IE 11 is not supported. For an optimal experience visit our site on another browser.

Asia tackles online game addiction

From addiction clinics to rules on how games can award points, Asian countries are trying to take action to curb online game addiction while being careful not to jeopardize the high-growth industry.
/ Source: Reuters

Warning: online game playing can be hazardous to health.

So far, such a warning -- usually reserved for addictive products like cigarettes and liquor -- has yet to appear on the growing stable of online game titles rapidly gaining popularity in Asia.

But that could soon change, as the industry's rapid growth gives rise to a new generation of addicts, like the South Korean man who died of heart failure after playing a game called "StarCraft" for 50 hours at an Internet cafe.

The 28-year-old Korean had quit his job to spend more time playing games, and left his seat only to go to the toilet and take brief naps, according to media reports.

Analysts estimate 1-2 percent of South Korea's online gamers suffer from addiction. The government has designed clinics to help cure addicts, and is talking with developers about creating advisory patches to alert gamers to the dangers of heavy play.

Hanbit Soft, operator of StarCraft, is also considering opening a "game camp" to educate people on the possible effects of too much play, a spokesman said.

"It has definitely bought some negative social impact," said Jun Fwu Chin, an analyst at data tracking firm IDC.

He said so-called hard-core online gamers — people who play for 20 hours or more a month — now make up about a third of the gaming community.

Game operators, whose titles feature names like "Legend of Mir" and "Ragnarok", say they are trying to be socially responsible by working with regulators and taking their own measures to curtail addictive behavior.

The jury is still largely out on the issue of harmful effects of online gaming.

Most industry players insist that the number of excessive players is still a very small proportion of the overall online gaming population.

Regulators are also treading lightly on the issue, voicing concerns but also being careful not to jeopardize the high growth industry.

The online game sector is growing explosively in Asia, worth an estimated $1.1 billion last year with annual growth set to average 19 percent through 2008, according to IDC.

South Korea is the region's biggest market, worth $397 million last year. But the booming China market is catching up fast, worth $298 million last year when it bypassed Taiwan to become the region's second-biggest.

In another highly publicized case involving addictive behavior, an avid gamer in Shanghai in June was sentenced to life in prison for fatally stabbing a competitor who borrowed and then sold his virtual "dragon saber".

Taiwanese media routinely report about robberies committed to support Internet cafe habits.

Like Korea, China is also in the midst of a campaign to address the issue of online addiction, working with game operators on systems to discourage compulsive behavior.

Analysts said the backlash — and resulting countermeasures — are still in relatively mild early phases, and thus the effects on major operators such as China's Shanda, South Korea's NCSoft, and Taiwan's Gamania, should be muted for now.

China's trial system, which discourages addictive behavior by limiting "experience points" a gamer earns the longer he plays, should have some effect in limiting the problem in that market, said JP Morgan analyst Dick Wei.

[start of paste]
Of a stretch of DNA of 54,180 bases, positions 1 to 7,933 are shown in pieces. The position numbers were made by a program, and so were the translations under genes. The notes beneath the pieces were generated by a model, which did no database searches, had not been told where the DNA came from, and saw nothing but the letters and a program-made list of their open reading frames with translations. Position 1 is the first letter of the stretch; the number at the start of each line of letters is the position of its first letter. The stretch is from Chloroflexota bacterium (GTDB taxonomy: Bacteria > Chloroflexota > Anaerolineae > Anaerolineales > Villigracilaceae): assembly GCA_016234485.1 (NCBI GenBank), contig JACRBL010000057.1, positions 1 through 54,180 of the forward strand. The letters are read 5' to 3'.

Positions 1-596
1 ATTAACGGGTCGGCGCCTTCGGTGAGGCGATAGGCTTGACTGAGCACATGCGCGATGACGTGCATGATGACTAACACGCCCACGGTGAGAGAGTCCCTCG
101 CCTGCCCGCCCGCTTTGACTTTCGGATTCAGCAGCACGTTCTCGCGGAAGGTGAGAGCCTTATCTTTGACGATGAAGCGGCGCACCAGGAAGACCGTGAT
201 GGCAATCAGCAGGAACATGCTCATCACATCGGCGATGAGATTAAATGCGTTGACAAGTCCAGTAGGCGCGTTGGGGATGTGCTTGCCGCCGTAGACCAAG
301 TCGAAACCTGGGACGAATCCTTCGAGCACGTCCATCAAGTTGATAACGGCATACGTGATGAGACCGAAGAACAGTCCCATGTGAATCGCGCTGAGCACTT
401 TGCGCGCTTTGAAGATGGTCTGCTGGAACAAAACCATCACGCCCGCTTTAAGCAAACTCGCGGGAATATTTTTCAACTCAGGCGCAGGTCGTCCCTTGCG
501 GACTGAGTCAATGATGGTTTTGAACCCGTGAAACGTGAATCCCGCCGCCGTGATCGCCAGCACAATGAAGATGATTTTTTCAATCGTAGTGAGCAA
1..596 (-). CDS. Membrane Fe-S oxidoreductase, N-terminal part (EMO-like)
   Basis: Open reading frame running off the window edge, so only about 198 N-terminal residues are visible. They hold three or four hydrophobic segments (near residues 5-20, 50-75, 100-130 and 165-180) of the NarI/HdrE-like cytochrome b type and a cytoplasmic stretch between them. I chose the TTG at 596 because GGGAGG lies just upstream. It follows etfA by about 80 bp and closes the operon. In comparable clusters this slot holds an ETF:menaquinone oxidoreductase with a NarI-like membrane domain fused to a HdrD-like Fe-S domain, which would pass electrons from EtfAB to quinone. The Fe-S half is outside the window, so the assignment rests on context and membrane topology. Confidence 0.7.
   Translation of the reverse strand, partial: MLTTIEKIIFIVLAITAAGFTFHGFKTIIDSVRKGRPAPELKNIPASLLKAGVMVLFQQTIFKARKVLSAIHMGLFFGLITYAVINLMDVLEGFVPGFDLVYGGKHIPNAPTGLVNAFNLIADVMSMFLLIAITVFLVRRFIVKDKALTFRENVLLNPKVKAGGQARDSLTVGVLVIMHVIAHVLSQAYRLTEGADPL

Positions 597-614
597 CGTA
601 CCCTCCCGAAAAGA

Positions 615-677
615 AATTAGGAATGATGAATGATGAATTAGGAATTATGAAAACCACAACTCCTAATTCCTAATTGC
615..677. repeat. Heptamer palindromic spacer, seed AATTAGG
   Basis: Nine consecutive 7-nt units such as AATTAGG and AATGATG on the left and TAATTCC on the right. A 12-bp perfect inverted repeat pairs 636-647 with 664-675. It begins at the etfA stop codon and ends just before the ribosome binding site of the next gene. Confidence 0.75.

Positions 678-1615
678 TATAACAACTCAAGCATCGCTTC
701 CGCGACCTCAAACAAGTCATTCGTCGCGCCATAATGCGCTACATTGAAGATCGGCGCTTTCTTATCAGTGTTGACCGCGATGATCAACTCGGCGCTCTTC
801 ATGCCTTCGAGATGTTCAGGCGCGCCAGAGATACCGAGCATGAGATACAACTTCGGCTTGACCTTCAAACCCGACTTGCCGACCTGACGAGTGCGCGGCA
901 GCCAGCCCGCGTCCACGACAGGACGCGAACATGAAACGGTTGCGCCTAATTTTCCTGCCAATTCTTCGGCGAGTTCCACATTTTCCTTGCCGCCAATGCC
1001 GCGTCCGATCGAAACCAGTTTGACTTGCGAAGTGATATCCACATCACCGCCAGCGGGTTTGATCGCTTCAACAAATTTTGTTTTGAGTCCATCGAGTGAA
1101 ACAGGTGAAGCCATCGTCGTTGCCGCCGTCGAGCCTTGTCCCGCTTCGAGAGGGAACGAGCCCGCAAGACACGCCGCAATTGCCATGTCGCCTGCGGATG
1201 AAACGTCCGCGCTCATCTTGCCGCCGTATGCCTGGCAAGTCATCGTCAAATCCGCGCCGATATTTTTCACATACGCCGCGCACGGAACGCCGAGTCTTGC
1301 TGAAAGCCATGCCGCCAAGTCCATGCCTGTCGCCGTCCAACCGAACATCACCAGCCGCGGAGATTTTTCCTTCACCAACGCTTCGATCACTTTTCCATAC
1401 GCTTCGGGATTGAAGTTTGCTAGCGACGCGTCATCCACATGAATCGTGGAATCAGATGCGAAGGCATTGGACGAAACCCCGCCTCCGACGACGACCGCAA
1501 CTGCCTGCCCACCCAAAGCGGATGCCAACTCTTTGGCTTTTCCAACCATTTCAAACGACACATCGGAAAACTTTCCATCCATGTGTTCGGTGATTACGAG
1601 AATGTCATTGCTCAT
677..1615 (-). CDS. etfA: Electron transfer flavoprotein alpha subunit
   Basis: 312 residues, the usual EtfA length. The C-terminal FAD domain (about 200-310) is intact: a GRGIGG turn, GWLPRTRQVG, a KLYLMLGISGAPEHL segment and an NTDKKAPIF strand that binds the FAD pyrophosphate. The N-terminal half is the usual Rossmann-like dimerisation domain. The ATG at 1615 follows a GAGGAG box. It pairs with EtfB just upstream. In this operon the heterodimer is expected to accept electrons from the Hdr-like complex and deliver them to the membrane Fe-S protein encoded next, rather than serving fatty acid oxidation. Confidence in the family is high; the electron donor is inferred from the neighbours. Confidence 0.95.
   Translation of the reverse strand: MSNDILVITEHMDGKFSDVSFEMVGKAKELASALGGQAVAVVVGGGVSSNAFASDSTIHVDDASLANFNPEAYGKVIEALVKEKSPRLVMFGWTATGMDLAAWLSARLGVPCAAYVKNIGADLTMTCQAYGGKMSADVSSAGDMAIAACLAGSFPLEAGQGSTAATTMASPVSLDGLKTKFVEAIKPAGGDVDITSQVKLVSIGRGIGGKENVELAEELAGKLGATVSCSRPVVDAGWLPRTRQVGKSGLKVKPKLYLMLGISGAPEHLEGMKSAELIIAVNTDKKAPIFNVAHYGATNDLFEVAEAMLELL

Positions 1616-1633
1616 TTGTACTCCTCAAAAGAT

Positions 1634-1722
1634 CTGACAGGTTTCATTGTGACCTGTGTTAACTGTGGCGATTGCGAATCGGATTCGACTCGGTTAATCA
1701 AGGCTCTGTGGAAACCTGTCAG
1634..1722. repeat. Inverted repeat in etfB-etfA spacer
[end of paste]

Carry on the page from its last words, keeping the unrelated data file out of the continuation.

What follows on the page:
The system, reached after extensive consultation from the industry, is considered relatively light for Chinese regulators, who in the past have unilaterally imposed much more draconian measures on other high-growth new media sectors.

"That should stop some of the users from excessive play, but it is not going to stop all the problem," he said. "It could be there are different measures to address this issue."

Taipei has also issued rules forcing Internet cafes to keep their distance from schools.

The city government also requires children under 15 to be accompanied by adults and Internet cafes to post warnings advising players to rest their eyes and stretch their legs.

Many say the raft of new rules, while restricting, are not heavy-handed because governments are trying to avoid killing a potential golden goose.

Reflecting that balance, Singapore earlier this month allowed a man to postpone his military service so he could take part in a computer games competition, as the country tries to promote the industry, according to a media report.

Despite Japan's status as pioneer of the modern gaming industry, addiction is less of a problem there because people are less likely to look to the Web and more often play games on home-bound consoles like Sony's PlayStation, said Hirokazu Hamamura, president of Enterbrain, publisher of Japan's leading gaming magazine.

"There are fewer cases of addiction with console games because they are played differently than online games which progress in real time speed and take a long time to play," he said.

Still, he added, many Japanese companies such as Square Enix include messages in their games warning players not to over-indulge.

Square Enix Chief Executive Officer Yoichi Wada said the issue was one that not only individual companies, but the broader gaming community will have to face in the years ahead.

"In a networked society, this kind of thing always happens," he said at the Reuters Asia Technology and Telecoms Summit in Tokyo on Wednesday. "It cannot be solved by game companies alone. It must be addressed by the game society, the network society."